Google is about to overhaul the way its Play store apps are rated.
Later this week, the search engine giant will switch to a classification system run by a third-party review body, as detailed in a report by the BBC.
Currently, the Android store uses low/medium/high ratings for classifying the maturity of an app.
Google wants to take a more serious stance on ratings however, as more young people are using smartphones and tablets than ever before.
At present, developers self-certify their own apps. This could allow some developers to give lower ratings for apps in an effort to broaden their potential user-base.
The new system, however, will take an approach similar to that of rating boxed video games, describing suitability based on age.
The body in charge of rating apps is called the International Age Rating Coalition, and was founded just two years ago.
The coalition is made up of five regional bodies – including Europe’s PEGI – each of which will rank material like violence, reference to drugs, and nudity based on specific areas.
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Developers will first have to fill in a questionnaire about the content of their apps, and how the software functions.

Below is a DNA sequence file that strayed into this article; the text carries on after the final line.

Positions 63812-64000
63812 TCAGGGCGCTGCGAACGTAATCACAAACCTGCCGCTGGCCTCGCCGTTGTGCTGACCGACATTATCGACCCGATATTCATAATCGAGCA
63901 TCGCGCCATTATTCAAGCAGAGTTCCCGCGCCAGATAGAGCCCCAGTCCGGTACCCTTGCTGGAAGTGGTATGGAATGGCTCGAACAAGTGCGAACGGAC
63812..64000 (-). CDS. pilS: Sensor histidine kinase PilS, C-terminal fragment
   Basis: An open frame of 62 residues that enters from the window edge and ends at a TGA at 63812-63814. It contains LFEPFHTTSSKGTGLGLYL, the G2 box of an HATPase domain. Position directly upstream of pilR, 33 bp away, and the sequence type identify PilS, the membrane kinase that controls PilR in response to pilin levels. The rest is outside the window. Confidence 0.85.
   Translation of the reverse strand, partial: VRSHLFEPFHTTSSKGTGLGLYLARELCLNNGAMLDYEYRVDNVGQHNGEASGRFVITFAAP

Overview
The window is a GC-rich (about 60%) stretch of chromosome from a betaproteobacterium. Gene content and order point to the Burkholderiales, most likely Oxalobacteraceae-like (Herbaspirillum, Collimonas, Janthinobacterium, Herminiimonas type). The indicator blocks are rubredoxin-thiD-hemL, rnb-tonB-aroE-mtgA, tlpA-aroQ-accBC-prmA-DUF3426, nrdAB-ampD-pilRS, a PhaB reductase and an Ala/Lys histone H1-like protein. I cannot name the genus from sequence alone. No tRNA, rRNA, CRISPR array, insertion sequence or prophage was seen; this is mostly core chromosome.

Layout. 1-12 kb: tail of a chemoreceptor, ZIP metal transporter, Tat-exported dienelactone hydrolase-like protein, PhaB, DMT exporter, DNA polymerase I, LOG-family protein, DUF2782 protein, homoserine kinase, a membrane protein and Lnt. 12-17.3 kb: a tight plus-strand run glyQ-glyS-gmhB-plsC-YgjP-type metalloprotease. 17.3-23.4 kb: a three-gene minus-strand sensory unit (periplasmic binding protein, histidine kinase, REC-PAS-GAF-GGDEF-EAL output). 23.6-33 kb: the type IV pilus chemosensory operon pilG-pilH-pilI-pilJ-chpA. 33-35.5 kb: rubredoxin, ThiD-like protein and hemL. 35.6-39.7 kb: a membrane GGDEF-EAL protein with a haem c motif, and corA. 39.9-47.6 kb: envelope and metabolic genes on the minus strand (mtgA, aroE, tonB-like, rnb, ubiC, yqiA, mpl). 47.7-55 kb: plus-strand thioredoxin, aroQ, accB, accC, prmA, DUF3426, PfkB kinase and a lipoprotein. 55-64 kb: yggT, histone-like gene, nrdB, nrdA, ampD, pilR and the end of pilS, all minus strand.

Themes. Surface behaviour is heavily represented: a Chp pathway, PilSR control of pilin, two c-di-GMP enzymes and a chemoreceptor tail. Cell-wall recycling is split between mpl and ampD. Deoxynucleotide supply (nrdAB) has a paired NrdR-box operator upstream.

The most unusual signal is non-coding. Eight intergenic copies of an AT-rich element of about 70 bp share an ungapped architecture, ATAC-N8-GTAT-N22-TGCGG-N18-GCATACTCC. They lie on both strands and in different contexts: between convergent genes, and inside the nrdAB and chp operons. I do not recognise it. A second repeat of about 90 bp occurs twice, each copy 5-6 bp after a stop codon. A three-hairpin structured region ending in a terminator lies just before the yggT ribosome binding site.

The bodies will then share this information. Some apps will be automatically reviewed, while more popular titles will go through a manual check.
“The volume of apps in a storefront like Google Play is just enormous,” said Dirk Bosmans, comms manager at PEGI. “We can’t follow the same [hands-on] approach that we do for boxed games, but we don’t have to make the process as robust as there’s no physical product here.”
He continued: “If a physical product is mis-rated that’s a logical nightmare as you have to pull the boxes back from the shops and reprint them. With apps you can just say, ‘That age seven rating should have been a 12,’ and with a snap of the finger, reprogramme it.”
Of course, children will still be able to download content regardless of the age guidelines, which potentially renders the entire system ineffective.
Until Google enforces an age-verification scheme, there’s no real way of preventing children from accessing inappropriate content.